6. The audience loved it. How satisfying after all the months of hard work is it when your creations receive that kind of response
Sharing our collections has always been the happiest moment. It will be better if the audience could also find out the small clues hidden in our garments. The road of establishing a brand comes with so many good things but also is not an easy path to walk through. It’s amazing that garments have brought us to many places we could have never thought of being, and also appreciated that we have reached out more people from various fields and places.
7. Your work combines oriental and western influences. Has that juxtaposition of east meets west been influenced by you now being based in London?
Fortunately, apart from staying in both western and eastern cities, I have also taken different styles of education in clothing design and have worked in both cities. The diversity of the understanding and histories of clothes has become the roots of my creations, which have also made me learn to work and prepare the show in two different systems.
8. Your pieces always have a timeless quality about them. Previous collections have referenced the dangers of urbanisation and the plight of endangered species. In this era of climate change and fast fashion how important to you is it that your creations possess that wearable longevity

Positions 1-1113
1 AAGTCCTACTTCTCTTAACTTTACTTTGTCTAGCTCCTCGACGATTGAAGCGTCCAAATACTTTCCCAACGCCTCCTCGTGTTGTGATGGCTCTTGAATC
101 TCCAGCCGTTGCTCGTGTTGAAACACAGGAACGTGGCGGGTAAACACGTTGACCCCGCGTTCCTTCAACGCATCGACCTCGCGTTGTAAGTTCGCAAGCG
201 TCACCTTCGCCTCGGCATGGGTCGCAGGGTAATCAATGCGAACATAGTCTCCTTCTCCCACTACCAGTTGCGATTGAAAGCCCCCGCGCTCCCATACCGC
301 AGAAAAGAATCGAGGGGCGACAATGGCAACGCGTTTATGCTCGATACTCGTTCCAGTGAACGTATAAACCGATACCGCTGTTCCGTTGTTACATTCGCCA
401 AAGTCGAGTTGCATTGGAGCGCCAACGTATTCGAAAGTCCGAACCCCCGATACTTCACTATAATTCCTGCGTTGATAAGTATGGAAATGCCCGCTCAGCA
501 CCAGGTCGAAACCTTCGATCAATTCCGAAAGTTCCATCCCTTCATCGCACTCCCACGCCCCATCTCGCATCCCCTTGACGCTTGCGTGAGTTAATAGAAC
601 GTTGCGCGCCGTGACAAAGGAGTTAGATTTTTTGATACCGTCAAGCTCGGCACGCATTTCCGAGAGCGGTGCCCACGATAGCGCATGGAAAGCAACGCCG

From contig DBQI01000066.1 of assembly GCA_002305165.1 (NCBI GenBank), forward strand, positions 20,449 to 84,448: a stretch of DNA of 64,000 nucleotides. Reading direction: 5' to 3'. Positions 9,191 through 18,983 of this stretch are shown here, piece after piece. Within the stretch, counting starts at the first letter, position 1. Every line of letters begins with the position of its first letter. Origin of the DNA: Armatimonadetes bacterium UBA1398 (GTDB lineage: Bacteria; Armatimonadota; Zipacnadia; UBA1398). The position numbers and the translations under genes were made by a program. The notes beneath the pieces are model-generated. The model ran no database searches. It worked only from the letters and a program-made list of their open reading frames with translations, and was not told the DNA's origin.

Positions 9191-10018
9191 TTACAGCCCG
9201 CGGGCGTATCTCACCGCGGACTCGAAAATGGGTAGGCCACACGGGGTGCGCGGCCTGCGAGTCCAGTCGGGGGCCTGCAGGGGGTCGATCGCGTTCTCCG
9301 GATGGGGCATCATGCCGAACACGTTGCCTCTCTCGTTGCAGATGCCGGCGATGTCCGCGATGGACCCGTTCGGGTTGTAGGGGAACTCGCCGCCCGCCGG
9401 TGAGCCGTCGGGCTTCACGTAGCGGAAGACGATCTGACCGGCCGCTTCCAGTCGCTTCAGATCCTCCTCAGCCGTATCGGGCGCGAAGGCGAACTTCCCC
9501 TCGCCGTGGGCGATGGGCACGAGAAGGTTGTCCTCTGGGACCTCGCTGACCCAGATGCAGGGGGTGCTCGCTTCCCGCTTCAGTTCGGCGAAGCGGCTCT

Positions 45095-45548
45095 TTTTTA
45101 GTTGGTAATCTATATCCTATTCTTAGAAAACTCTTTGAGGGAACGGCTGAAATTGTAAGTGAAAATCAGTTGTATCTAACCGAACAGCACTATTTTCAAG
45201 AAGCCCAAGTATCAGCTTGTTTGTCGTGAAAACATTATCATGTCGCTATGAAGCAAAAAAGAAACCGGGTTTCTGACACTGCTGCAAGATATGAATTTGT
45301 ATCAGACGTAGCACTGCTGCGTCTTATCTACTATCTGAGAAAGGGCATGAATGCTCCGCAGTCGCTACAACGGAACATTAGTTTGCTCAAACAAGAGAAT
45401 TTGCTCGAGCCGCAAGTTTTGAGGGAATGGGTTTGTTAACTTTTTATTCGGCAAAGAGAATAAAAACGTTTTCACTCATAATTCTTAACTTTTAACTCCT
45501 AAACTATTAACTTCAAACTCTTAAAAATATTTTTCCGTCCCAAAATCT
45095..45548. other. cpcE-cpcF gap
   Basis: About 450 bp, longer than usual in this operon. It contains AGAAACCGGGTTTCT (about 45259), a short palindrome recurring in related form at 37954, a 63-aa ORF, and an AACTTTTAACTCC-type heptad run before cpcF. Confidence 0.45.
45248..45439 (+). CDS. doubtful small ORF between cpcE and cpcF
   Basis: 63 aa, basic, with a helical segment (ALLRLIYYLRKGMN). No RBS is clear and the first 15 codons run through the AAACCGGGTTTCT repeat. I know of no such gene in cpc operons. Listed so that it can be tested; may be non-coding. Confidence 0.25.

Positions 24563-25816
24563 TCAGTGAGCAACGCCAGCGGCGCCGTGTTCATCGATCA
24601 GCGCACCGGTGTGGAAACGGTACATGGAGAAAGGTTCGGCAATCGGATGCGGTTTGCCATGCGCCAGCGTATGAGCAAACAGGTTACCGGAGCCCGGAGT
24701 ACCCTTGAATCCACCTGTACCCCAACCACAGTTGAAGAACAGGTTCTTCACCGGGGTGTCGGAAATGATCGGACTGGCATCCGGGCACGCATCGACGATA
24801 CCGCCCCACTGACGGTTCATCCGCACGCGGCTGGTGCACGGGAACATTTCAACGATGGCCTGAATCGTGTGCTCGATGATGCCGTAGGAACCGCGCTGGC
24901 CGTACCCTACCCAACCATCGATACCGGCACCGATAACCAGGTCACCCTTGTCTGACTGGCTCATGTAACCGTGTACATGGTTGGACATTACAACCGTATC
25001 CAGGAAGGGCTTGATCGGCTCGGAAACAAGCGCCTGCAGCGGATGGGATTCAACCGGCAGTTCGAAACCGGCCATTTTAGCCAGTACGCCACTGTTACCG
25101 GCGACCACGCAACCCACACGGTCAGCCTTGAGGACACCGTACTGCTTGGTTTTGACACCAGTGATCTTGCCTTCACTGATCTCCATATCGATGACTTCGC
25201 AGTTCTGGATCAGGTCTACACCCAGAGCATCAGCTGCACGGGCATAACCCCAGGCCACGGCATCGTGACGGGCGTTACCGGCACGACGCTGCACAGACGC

Although we use a lot of natural materials, we put more efforts on expressing the changes of nature by telling our story, including the disappearance of many species and the passing of time. Of course, we hope that our garments are not fast fashion, which we would like them to be without either specific season or specific timeline.
9. You are part of a body of Taiwanese designers who are receiving huge acclaim at London Fashion Week and beyond. What do you think makes Taiwan such an incubator for so many successful designers?
Taiwan has been focusing on technology development for decades, which made the fashion industries in Taiwan started a bit later but already have a really strong resources of knitting technology as a background. Also, since the fashion industry is still under developing stage, there are a lot of possibilities and diversities.
10. What are your plans for the remainder of 2019 and into 2020?
We will be working on reaching out more and more different people by using clothes, including more clothing collaboration, crossover collaboration or designing clothes for people from various industries, as well as expanding our stockists and reaching our further and broader. Whoever the target is, we still want to tell stories by using garments and clothes. In order to tell more stories, we would also want to make good use on more resources to fulfil our stories.
Huge thanks to Apu for taking the time to answer my questions in such a thoughtful and insightful way. Big thanks also to those lovely people at Black PR for arranging the interview.